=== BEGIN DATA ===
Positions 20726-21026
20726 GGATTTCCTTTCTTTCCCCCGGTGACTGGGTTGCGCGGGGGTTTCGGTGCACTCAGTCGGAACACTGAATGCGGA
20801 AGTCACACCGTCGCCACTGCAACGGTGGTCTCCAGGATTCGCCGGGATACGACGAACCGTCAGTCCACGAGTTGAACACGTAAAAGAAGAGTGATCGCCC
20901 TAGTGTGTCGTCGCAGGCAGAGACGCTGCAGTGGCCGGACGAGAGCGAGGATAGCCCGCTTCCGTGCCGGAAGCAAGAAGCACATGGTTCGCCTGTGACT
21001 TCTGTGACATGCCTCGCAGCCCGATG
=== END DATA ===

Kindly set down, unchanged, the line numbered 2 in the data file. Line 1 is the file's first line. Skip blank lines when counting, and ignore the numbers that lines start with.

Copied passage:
20726 GGATTTCCTTTCTTTCCCCCGGTGACTGGGTTGCGCGGGGGTTTCGGTGCACTCAGTCGGAACACTGAATGCGGA